VOLUME 13 (Supplement)

PSL%202019%20Special%20Issue%2008 Macalinao%20et%20al

Philipp. Sci. Lett. 2019 12 (Supplement) 050-061
available online: July 29, 2020

*Corresponding author
Email Address: pgvital@up.edu.ph
Date received: January 15, 2020
Date revised: April 23, 2020
Date accepted: April 23, 2020

ARTICLE

Effects of nutrient depletion on bioethanol production of indigenous Philippine freshwater Chlorella vulgaris SP17

Katherine L. Pintor1, Windell L. Rivera1, and Pierangeli G. Vital*2

1Institute of Biology, College of Science,
      University of the Philippines, Diliman, Quezon City
      1101, Philippines
2Natural Sciences Research Institute,
      University of the Philippines Diliman, Quezon City
      1101, Philippines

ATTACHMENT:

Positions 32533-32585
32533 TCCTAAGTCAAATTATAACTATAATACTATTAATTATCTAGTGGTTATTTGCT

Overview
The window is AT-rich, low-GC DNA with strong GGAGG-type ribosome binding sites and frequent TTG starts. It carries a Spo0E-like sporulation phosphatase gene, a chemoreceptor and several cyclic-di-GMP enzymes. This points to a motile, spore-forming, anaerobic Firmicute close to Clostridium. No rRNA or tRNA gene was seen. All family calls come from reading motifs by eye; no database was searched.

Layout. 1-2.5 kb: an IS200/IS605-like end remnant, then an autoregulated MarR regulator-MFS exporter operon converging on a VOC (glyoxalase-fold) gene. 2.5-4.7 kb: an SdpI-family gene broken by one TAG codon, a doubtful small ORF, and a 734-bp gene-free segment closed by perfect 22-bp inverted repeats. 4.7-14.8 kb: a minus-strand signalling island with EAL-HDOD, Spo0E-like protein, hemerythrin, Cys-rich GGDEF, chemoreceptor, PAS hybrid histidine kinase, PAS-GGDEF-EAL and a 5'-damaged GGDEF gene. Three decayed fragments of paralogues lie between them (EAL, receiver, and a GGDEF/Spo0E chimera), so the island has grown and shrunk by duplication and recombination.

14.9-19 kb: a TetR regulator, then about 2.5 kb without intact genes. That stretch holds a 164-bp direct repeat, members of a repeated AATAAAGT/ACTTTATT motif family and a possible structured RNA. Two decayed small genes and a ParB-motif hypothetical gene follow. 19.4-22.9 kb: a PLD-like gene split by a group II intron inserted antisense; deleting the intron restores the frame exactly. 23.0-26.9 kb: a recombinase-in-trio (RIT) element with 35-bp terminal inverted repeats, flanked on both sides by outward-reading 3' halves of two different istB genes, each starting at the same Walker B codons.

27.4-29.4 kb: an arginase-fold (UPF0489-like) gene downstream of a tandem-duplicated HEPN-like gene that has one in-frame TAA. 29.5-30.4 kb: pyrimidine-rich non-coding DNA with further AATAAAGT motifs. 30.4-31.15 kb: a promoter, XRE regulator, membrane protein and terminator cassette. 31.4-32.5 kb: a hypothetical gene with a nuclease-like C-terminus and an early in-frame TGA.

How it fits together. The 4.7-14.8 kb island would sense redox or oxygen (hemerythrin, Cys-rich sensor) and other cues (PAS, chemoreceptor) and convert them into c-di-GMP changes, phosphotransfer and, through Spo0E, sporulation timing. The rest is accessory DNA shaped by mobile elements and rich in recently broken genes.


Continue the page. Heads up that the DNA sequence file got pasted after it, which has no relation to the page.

The interest in microalgae-based biofuels is a result of the world’s concern on energy crisis and climate change. The use of this third generation feedstock is deemed to be the most sustainable alternative for agricultural crops because it circumvents disputes on food security and competition on arable lands. Bioethanol has the highest demand in the world market among all the types of biofuels since it can be readily blended with traditional petrol fuels without any engine modification. In the study, Philippine indigenous Chlorella vulgaris SP17 was used for the production of bioethanol because of its high amount of carbohydrates in the form of starch and cellulose. Several strategies are being employed to trigger accumulation of fermentable sugars including nutrient deficiency such as nitrogen (N) and phosphorus (P) deplete (dep) culture medium. In this study, NP-deplete culture, resulted to a 2.4-fold increase in the total carbohydrate content (60.89%), and a threefold increase in total lipids (40.77%) in comparison to the control. However, the growth rates and total biomass (g/L) were all significantly reduced in the absence of N and P. Since the NP-dep setup obtained the highest carbohydrate content, the biomass from this culture was used as feedstock for bioethanol production. The highest reducing sugars (RS) after saccharification of the biomass was achieved by using 0.5 N HCl (10.02 g/L), and the maximum ethanol (EtOH) yield after the 60-h fermentation was produced by Aspergillus niger BIOTECH 3080 (0.307 g-ethanol/g-reducing sugars). Thus, the results of the study show that C. vulgaris can be used as feedstock for bioethanol production.

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